Related: How to watch Netflix on Google Nest Hub and Nest Hub Max
Do you need to pay to stream?
This is not exactly a straightforward question to answer, so, we’ll try to break it down for you as clearly as we can.
Streaming services that allow you to watch new movies and TV shows are generally paid. You might be able to get a trial period, but you’ll eventually need to put down your credit card information to continue enjoying the service.
Music streaming services are a little more complicated, as they allow both paid and free access. Apple Music, which has deep integration with all Apple devices, doesn’t offer an ad-laden free version and requires you to opt for a subscription plan right away. Its biggest rival, Spotify, on the other hand, has a free version but pushes an ad or two every 15 minutes. If that gets a little annoying for you, you can always go premium to stop the interruptions.
Live sports services, like TV shows and movies, are usually chargeable. If you look around, you’ll definitely find a couple of free services that allow you to watch, but these are usually filled with ads and unwelcoming pop-ups.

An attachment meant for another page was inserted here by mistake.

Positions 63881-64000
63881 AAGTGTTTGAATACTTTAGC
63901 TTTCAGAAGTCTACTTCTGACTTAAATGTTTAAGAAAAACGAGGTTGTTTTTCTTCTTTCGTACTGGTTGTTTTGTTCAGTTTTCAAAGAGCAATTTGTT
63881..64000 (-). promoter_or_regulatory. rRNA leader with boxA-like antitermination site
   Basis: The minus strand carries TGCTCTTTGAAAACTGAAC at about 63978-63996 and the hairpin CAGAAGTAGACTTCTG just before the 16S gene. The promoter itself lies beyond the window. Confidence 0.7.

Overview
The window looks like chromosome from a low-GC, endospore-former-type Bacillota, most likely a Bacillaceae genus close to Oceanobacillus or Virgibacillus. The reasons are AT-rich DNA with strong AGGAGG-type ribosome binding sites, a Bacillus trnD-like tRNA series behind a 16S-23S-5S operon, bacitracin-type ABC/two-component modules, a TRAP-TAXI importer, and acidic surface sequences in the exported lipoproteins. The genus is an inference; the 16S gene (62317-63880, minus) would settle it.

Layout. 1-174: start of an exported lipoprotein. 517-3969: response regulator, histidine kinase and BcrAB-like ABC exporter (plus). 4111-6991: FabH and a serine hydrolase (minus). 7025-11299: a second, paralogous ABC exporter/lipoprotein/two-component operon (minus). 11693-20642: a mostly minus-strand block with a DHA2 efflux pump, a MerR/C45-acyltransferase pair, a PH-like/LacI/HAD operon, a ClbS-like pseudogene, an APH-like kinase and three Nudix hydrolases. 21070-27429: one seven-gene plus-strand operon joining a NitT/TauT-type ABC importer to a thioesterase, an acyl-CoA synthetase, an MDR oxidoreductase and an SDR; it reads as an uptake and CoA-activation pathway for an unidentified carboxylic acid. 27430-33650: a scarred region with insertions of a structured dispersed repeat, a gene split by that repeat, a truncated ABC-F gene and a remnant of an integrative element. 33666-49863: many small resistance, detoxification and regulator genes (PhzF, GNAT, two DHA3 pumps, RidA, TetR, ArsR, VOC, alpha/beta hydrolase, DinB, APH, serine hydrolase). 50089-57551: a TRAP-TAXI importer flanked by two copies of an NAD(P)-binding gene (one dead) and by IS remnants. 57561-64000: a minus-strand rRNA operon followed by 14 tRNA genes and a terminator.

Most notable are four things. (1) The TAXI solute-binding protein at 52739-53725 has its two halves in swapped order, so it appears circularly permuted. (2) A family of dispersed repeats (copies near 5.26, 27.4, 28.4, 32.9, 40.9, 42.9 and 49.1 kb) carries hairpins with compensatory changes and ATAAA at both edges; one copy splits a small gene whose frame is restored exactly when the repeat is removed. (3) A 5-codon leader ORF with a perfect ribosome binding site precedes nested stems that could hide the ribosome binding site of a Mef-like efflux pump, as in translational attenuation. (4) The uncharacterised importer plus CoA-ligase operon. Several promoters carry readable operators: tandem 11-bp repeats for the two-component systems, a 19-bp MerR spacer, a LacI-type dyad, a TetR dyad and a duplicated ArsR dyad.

Live or recorded Esports footage, which is largely found on Twitch and YouTube, is distributed free of cost. You can even download the said videos using an appropriate video downloader. However, do remember that unauthorized distribution is never encouraged.
Finally, coming to expenses, expect streaming services to charge you once every month, generally on the same day. The cost is variable, of course, and is dependent on the subscription plan you opt for. The higher the cost the more devices you can use simultaneously.
Related: How to watch a movie or TV show together with friends on HBO or Netflix
Self-streaming servers, such as Plex and Kodi, offer most or all of the goodies for free. While the former — Plex — still has a subscription plan, Kodi has vouched to remain a freeware for the rest of its lifetime.
Streaming devices, such as Apple TV, Amazon Fire TV, Chromecast, and more will always cost you a pretty penny. Fortunately, however, these are only one-time investments. After you buy the device, you won’t need to worry about payments anymore. The rest would be recurring investments, linked with the streaming services you opt for.
Do you need to worry about your storage while streaming?
In short, nope. The whole idea behind streaming media is to not worry about storing the media on your device and still be able to watch anything anytime.
But it doesn’t mean streaming won’t take any data. The streaming app/device will still need to store some data in the form of cache files, and that does consume some storage. It’s negligible but it can compile up over time and if you ever find yourself short on storage, clearing the cache of your streaming apps will help.
Besides that, streaming apps also allow you to download the media file sometimes. If you download anything, that is stored completely on your device and thus take your device’s space. Remove the downloaded items from the download menu in your streaming app to free up that space.